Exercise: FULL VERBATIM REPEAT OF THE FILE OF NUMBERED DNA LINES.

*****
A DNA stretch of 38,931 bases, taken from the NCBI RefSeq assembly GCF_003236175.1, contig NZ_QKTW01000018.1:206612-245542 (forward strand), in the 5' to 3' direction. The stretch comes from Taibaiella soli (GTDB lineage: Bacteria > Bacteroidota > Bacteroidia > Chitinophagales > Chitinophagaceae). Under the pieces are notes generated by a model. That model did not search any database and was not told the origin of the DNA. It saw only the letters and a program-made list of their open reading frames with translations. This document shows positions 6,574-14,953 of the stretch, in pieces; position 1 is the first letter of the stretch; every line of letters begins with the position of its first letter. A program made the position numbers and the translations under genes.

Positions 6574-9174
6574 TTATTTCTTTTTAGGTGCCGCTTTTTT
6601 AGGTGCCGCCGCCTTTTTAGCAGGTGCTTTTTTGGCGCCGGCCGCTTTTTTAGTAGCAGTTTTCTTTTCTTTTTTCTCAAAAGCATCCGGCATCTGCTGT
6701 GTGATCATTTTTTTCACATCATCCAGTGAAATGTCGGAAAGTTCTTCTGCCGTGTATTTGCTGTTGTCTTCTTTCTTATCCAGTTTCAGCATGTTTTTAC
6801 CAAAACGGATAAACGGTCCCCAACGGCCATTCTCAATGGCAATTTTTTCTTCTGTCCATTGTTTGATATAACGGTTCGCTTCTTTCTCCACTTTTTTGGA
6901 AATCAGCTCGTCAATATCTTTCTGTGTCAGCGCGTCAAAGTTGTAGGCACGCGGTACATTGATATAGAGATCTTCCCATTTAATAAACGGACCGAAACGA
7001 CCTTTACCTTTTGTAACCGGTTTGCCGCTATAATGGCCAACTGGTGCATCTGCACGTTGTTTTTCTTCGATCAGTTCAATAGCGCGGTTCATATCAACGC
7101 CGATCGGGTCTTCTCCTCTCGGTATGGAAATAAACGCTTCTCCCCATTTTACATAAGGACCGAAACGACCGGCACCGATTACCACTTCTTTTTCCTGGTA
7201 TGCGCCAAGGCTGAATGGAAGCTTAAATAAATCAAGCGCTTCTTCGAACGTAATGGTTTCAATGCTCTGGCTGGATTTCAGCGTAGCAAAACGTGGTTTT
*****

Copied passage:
A DNA stretch of 38,931 bases, taken from the NCBI RefSeq assembly GCF_003236175.1, contig NZ_QKTW01000018.1:206612-245542 (forward strand), in the 5' to 3' direction. The stretch comes from Taibaiella soli (GTDB lineage: Bacteria > Bacteroidota > Bacteroidia > Chitinophagales > Chitinophagaceae). Under the pieces are notes generated by a model. That model did not search any database and was not told the origin of the DNA. It saw only the letters and a program-made list of their open reading frames with translations. This document shows positions 6,574-14,953 of the stretch, in pieces; position 1 is the first letter of the stretch; every line of letters begins with the position of its first letter. A program made the position numbers and the translations under genes.

Positions 6574-9174
6574 TTATTTCTTTTTAGGTGCCGCTTTTTT
6601 AGGTGCCGCCGCCTTTTTAGCAGGTGCTTTTTTGGCGCCGGCCGCTTTTTTAGTAGCAGTTTTCTTTTCTTTTTTCTCAAAAGCATCCGGCATCTGCTGT
6701 GTGATCATTTTTTTCACATCATCCAGTGAAATGTCGGAAAGTTCTTCTGCCGTGTATTTGCTGTTGTCTTCTTTCTTATCCAGTTTCAGCATGTTTTTAC
6801 CAAAACGGATAAACGGTCCCCAACGGCCATTCTCAATGGCAATTTTTTCTTCTGTCCATTGTTTGATATAACGGTTCGCTTCTTTCTCCACTTTTTTGGA
6901 AATCAGCTCGTCAATATCTTTCTGTGTCAGCGCGTCAAAGTTGTAGGCACGCGGTACATTGATATAGAGATCTTCCCATTTAATAAACGGACCGAAACGA
7001 CCTTTACCTTTTGTAACCGGTTTGCCGCTATAATGGCCAACTGGTGCATCTGCACGTTGTTTTTCTTCGATCAGTTCAATAGCGCGGTTCATATCAACGC
7101 CGATCGGGTCTTCTCCTCTCGGTATGGAAATAAACGCTTCTCCCCATTTTACATAAGGACCGAAACGACCGGCACCGATTACCACTTCTTTTTCCTGGTA
7201 TGCGCCAAGGCTGAATGGAAGCTTAAATAAATCAAGCGCTTCTTCGAACGTAATGGTTTCAATGCTCTGGCTGGATTTCAGCGTAGCAAAACGTGGTTTT